Improving strength in older adults during periods of restricted weight-bearing
For older adults, being confined to bed due to a serious trauma can quickly lead to reduced muscle strength and function.
An innovative new study at Community and Oral Health is looking at ways we can reduce the impact of strength loss in older adults who are not allowed to fully weight bear early after suffering a broken bone.
Community and Oral Health Senior Physiotherapist Dr Ann Rahmann said for older adults there were possible strategies that may reduce the effects of immobilization and improve health care outcomes.
“One of these techniques is motor imagery where the person imagines themselves doing an activity like standing up or walking,” she said.
“Motor imagery is regularly used by sportspeople to train and condition the brain, for example a golfer will mentally rehearse the swing he will use to hit a drive without actually performing the swing.
“Research has shown that motor imagery techniques are useful for improving the performance of athletes, or recovery of people who have suffered strokes, spinal cord injury or Parkinson’s disease.”
The Motor imagery in older adults trial will be undertaken at both the Brighton Health Campus and the Residential Transition Care unit at Zillmere.
“Motor imagery will be added to standard physiotherapy care to see if it improves strength in subacute rehabilitation patients during the restricted weight bearing period,” Dr Rahmann said.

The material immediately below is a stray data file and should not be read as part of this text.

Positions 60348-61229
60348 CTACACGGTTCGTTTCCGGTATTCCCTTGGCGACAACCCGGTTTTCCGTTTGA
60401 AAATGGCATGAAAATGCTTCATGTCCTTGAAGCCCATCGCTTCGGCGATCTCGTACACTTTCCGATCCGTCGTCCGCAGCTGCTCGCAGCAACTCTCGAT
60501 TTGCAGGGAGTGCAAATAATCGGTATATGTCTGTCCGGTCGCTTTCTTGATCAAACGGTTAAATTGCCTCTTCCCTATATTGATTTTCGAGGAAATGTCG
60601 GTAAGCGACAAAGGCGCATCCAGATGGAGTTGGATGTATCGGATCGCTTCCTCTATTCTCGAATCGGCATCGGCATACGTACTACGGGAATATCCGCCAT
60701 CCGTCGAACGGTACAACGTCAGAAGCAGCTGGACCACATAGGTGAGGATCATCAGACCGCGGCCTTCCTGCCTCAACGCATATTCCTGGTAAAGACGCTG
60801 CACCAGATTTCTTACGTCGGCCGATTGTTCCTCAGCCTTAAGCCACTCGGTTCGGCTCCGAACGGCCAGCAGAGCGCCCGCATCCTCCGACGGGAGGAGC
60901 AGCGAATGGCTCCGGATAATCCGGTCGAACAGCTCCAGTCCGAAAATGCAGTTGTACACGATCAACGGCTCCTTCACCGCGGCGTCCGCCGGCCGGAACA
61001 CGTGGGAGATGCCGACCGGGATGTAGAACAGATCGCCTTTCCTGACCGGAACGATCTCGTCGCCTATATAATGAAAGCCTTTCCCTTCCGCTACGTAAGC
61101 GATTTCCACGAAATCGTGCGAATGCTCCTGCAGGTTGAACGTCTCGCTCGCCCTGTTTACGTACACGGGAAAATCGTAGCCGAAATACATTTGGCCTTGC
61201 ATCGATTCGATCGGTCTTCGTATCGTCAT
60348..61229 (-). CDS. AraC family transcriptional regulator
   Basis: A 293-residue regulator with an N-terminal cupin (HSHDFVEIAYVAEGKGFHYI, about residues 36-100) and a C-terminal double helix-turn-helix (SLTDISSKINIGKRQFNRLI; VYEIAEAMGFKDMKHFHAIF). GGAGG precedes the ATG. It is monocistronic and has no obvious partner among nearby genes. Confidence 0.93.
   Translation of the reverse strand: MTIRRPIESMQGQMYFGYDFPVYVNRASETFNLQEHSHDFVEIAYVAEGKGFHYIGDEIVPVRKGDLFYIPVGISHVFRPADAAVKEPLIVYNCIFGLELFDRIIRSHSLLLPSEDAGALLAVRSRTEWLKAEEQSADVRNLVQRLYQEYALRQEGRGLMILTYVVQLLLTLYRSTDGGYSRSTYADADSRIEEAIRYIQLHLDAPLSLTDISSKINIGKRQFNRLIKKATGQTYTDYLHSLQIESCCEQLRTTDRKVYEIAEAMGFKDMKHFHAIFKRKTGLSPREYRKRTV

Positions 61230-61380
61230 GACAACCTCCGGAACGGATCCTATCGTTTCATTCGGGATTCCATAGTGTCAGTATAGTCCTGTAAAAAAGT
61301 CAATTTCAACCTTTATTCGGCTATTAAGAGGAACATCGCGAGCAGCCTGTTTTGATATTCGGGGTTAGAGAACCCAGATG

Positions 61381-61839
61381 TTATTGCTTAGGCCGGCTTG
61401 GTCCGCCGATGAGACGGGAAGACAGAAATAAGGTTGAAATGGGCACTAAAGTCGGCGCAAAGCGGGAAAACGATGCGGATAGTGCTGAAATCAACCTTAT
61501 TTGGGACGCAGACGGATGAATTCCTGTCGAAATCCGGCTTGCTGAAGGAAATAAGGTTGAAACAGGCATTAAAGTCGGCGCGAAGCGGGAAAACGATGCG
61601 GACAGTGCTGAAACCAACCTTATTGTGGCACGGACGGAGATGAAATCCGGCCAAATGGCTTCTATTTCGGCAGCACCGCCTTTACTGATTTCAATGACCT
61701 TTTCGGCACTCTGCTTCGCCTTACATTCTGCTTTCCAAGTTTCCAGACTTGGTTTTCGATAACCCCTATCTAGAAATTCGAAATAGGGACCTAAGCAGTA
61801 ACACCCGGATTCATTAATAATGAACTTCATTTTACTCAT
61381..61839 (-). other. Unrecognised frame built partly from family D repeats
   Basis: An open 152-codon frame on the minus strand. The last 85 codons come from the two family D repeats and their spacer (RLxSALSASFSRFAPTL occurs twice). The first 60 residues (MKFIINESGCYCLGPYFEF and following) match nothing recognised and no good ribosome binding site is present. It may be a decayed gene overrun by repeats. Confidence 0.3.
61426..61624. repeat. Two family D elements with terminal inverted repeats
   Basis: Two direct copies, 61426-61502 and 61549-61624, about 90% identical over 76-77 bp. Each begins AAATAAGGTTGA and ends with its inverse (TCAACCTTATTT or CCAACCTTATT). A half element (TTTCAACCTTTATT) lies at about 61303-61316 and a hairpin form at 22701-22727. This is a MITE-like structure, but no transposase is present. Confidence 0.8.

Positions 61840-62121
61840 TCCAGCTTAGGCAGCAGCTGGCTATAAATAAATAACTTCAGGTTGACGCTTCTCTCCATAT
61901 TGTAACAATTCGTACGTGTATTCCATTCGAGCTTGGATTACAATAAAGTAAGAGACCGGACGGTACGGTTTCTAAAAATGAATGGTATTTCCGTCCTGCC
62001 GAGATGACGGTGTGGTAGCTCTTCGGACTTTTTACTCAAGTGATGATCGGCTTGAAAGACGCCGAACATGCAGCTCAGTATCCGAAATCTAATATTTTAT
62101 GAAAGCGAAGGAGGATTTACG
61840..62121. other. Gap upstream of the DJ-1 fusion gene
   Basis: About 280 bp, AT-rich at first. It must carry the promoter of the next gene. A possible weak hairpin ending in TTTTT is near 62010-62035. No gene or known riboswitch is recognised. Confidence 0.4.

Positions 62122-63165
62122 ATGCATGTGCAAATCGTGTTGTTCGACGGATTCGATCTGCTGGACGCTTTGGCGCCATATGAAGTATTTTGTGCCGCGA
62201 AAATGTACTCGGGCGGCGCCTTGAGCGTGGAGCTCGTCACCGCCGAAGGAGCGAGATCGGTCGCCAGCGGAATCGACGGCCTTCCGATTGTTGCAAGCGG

“Around 100 subacute patients aged 65 years or more with restricted weight bearing conditions will be recruited for the study over the next two years.”
Participants will be allocated to either the standard physiotherapy (Control) or standard physiotherapy plus motor imagery (Experimental) group, with participants in the motor imagery group undertaking motor imagery training using narrated videos on an iPad for 15 minutes each day for four weeks.
Dr Rahmann anticipated that participants in the experimental group would maintain better muscle strength than those in the control group.
“The significance of this research is its potential to minimise the loss of strength in older adults and influence clinical practice within the gerontology and rehabilitation setting,” she said.
The trial is a partnership between Community and Oral Health and the Australian Catholic University, involving co-investigators Dr Ann Rahmann from the Brighton Rehabilitation Unit and Dr Vaughan Nicholson from the Discipline of Physiotherapy.
Community and Oral Health is also delivering 34 research trials and activities in the areas of pressure injuries, social inclusion for the elderly, nutrition, speech therapies, and physiotherapy.